By Mehpara Khan

If you remember a time before the internet you probably remember that back in the day watching Jalsa in real time was simply inconceivable. These days, thanks to the blessings of MTA, connecting to Jalsa is as easy as tapping an icon, double clicking on a browser or simply turning your TV on, no matter where in the world you live. But it wasn’t always so simple. Below are a few ways international Ahmadies used to get the blessings of Jalsa before MTA and the internet made it easy.

Newspapers and periodicals:

It’s a tradition that still continues today in papers like Badr and Al Fazl in which Jalsa speeches and the Juma Khutba were captured in writing and published for the masses. With digitisation and the internet we’ve seen many long standing publications come to an end, but by the Grace of Allah, Al Fazl and Badr are still accessible and read by many Ahmadies in India, Pakistan and around the world.

Cassette tapes:

Back before iTunes, mp3 players and CD’s, there existed small plastic squares which, when inserted into radios, would produce sound. Crazy right? These retro contraption used to have Huzoor’s Jalsa addresses recorded onto them and mailed throughout the world. Unlike today, where copies of things can be made in an instant, back then I can’t even comprehend how much manpower and time it would’ve taken to send hundreds of cassettes to the various Jamaat’s around the world. The cassettes used to arrive up to two months after Jalsa. I know in New Zealand, copies were made and distributed to each household so that everyone could benefit from the guidance of our Khalifa.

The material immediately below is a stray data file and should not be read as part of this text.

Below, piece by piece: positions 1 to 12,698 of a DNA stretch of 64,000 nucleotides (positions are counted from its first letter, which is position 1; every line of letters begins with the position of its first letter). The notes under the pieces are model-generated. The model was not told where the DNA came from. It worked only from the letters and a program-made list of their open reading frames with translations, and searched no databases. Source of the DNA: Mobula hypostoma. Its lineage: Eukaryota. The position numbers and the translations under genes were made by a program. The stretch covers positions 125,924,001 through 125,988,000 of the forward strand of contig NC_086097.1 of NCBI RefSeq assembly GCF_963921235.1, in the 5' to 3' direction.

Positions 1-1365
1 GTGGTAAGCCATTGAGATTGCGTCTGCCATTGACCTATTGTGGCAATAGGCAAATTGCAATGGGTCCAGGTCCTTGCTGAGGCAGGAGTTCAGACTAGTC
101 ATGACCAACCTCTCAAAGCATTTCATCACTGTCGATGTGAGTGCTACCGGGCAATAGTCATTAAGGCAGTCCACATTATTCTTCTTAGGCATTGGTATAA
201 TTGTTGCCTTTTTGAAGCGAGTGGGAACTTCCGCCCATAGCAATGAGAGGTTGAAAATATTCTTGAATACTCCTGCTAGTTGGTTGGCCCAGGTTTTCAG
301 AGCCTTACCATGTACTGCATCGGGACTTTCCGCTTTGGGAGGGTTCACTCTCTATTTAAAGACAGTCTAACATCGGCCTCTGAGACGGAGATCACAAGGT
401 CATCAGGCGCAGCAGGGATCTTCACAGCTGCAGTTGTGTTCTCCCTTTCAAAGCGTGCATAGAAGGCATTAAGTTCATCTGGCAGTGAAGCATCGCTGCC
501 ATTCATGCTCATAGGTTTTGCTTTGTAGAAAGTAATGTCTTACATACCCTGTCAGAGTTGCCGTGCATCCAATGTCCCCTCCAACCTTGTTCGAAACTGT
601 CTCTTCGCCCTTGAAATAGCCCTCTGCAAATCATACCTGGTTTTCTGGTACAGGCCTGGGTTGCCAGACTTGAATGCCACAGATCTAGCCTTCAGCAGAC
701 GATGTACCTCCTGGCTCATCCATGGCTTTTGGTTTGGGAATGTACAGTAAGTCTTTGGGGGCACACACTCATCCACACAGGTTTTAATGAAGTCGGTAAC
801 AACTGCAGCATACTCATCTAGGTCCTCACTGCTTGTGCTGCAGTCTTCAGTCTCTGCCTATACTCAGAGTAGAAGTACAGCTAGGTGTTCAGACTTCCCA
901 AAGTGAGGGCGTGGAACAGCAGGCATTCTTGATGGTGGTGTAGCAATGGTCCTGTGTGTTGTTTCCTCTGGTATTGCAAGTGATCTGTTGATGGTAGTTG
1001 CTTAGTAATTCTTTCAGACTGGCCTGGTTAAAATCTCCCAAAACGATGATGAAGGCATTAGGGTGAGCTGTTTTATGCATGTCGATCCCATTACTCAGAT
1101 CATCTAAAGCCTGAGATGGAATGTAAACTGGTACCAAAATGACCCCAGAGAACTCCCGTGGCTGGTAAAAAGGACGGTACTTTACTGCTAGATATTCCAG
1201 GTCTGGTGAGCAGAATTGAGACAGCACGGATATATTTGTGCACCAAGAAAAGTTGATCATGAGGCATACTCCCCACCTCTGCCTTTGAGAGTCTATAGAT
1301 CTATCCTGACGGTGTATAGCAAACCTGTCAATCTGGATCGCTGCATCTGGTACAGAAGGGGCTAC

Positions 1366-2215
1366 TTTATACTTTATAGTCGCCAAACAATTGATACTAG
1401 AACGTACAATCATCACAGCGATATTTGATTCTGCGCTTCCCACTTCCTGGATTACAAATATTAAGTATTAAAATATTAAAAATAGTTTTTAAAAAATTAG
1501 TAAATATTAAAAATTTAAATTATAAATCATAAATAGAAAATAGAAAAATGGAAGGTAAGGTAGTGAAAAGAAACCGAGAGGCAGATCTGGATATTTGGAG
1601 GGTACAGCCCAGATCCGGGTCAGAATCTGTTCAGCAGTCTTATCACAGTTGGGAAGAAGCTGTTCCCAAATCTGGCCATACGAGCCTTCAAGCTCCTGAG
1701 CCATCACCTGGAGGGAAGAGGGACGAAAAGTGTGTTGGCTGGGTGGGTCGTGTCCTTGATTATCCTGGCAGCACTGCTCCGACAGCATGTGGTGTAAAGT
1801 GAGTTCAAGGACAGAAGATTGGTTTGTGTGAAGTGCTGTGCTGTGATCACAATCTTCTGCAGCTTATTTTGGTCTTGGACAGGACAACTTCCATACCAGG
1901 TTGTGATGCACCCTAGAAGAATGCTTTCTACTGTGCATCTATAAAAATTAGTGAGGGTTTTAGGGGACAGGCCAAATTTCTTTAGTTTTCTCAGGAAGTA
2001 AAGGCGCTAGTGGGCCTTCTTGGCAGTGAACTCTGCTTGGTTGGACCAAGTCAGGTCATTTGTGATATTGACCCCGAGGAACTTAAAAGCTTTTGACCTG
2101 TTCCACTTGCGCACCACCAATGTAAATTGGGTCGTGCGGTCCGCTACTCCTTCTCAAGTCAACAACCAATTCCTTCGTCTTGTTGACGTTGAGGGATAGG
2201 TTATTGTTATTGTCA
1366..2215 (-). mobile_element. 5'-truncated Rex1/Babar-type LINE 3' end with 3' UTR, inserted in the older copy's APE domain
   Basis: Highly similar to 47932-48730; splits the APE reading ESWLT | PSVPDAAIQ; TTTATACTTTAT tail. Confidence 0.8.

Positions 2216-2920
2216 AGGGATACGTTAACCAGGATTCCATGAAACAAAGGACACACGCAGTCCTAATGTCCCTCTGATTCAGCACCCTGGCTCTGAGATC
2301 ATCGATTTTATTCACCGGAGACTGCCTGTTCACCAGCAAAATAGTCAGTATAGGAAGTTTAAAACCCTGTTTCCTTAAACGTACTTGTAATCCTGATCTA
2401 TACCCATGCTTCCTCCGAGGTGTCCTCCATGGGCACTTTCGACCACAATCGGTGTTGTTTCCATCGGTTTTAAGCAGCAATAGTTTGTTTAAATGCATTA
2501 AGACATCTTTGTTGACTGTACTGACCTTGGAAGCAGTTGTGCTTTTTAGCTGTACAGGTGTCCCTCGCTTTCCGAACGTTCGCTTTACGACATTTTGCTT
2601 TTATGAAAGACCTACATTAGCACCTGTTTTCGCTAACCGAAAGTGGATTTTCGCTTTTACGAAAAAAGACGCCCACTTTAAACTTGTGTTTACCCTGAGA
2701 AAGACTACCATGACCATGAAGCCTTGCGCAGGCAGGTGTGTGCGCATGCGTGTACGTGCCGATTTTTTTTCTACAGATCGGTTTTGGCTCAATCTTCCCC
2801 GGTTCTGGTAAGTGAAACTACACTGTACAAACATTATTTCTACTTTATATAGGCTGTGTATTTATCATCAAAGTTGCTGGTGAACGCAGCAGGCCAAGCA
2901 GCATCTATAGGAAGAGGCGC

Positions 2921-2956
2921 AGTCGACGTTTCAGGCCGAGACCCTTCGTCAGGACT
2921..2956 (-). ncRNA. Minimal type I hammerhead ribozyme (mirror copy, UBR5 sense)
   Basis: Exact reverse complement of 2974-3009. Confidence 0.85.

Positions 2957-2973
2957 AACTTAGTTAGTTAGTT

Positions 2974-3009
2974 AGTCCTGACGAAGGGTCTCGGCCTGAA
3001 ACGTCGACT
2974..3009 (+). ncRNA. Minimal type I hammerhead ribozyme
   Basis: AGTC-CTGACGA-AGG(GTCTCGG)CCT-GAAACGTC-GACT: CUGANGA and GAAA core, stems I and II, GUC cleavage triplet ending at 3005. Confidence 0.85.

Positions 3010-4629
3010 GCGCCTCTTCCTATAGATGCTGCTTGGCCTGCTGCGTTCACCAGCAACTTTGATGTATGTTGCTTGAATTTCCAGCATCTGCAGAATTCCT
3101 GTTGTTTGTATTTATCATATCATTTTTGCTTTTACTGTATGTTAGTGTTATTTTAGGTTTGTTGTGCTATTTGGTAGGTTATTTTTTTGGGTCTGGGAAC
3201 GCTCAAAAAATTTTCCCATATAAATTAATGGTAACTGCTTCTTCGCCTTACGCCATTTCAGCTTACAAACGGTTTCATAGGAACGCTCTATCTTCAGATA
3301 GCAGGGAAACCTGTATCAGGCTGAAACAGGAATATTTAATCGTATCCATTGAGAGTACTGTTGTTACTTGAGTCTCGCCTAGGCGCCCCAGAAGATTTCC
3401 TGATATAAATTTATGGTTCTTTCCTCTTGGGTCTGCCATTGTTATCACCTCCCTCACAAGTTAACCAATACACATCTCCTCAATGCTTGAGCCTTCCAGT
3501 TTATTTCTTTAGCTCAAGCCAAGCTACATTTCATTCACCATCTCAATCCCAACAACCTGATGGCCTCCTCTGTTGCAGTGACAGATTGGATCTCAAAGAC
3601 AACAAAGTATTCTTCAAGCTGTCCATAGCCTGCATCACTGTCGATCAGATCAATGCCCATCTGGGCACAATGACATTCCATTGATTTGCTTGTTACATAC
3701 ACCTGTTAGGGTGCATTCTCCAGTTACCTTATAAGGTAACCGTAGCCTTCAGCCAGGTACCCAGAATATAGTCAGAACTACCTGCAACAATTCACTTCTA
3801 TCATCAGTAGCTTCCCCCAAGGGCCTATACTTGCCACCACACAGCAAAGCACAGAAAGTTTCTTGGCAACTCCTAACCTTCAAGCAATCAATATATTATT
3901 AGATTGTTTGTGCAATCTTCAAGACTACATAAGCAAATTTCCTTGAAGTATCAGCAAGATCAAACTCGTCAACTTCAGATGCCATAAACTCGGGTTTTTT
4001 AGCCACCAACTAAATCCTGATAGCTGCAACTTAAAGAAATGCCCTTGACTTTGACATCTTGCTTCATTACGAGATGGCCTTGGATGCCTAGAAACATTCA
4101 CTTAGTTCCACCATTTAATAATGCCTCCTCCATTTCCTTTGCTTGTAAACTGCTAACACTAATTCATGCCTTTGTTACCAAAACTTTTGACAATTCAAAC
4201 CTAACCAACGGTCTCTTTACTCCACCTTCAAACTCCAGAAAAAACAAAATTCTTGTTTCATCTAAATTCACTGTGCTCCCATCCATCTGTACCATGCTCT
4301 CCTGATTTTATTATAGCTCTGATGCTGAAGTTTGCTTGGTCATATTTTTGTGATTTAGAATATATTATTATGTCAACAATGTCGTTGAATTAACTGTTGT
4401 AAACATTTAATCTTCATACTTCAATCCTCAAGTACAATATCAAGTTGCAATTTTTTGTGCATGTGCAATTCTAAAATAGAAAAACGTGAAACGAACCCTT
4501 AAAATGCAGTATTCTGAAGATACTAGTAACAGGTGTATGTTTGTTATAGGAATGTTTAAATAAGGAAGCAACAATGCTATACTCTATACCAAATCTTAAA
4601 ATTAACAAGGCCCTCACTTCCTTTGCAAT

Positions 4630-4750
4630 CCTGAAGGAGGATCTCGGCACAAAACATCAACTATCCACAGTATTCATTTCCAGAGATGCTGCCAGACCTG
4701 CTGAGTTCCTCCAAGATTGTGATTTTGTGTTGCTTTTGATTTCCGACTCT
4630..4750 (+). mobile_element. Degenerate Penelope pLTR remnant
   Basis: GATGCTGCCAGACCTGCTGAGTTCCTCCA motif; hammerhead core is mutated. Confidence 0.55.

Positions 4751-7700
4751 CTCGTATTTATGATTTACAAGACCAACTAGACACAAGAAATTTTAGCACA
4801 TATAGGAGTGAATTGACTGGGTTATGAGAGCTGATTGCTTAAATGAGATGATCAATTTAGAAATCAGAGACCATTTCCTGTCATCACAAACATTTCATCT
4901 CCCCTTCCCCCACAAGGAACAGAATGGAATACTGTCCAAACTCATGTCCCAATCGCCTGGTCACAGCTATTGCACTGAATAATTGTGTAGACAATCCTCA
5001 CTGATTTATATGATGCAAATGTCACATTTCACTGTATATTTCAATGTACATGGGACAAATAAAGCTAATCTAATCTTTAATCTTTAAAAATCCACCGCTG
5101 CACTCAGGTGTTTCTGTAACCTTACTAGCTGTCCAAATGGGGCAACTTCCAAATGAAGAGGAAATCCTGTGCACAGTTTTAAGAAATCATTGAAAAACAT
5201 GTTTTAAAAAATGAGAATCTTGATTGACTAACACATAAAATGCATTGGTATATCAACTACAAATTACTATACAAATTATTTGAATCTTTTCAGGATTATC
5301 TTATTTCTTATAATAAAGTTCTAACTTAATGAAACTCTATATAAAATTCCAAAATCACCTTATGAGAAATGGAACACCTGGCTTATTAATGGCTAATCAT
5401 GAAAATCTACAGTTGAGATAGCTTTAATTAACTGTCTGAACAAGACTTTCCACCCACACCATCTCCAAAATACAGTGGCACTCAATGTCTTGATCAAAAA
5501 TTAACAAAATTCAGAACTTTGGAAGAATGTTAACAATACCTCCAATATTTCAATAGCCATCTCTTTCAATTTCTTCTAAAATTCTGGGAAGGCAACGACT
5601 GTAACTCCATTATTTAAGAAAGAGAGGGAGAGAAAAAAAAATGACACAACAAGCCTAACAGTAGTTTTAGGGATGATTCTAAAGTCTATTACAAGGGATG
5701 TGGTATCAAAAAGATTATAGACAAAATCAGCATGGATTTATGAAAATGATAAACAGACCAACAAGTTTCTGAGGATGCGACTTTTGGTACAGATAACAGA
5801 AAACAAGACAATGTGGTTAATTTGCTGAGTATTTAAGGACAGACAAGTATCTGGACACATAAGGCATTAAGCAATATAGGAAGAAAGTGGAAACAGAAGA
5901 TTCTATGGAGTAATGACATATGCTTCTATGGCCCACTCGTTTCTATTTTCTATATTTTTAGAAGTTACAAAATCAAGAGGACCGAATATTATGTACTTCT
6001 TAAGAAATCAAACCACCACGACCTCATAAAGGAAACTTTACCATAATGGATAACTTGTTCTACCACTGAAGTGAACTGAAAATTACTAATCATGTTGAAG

I remember hearing about a time in the early ’90s where Jamaat’s would quite literally phone into Jalsa  to hear the proceedings. It was the first time Ahmadies around the world could experience Jalsa in real time. Back then our Jamaat in New Zealand was small enough to fit in a standard sized living room, huddled around the home speakerphone. While we shared in the excitement, it wasn’t without its difficulties. Conflicting time zones aside, the cost to call the UK at the time was around NZ$4 per minute. The line would also disconnect several times during Khalifa Rabe’s address due, according to the frustrated and overwhelmed operator, to overloading.

Video tapes

As time progressed so did technology and by the mid 90’s we were receiving video tapes in the mail. For the first time you could actually see Khalifa Rabe giving his address – a huge upgrade from the dim cassette tapes of the ’80s. These video tapes used to arrive in the mail up to a month after Jalsa. Again our Jamaat used to have the video tapes copied and distributed to every household. I’m sure if you looked, you would find old Jalsa videos in the storage cupboards of Ahmadies around the world.

When you look at the real struggle and commitment Ahmadies made to engaging in Jalsa, you can’t help but be grateful for the ease we have now through MTA. Thanks to the foresight and genius of our fourth Khalifa we now have immediate, crystal clear connection to Jalsa, a far cry from the equipment used only 25 years ago. And when you know what people went through to have a smidgeon of what we have now, it almost makes you feel obligated to make the most of MTA and its various platforms. But with the way technologies advance, one day the next generation will look back at us and say… “Do you remember when you had to actually click a button to watch Jalsa? Geez those days were rough….”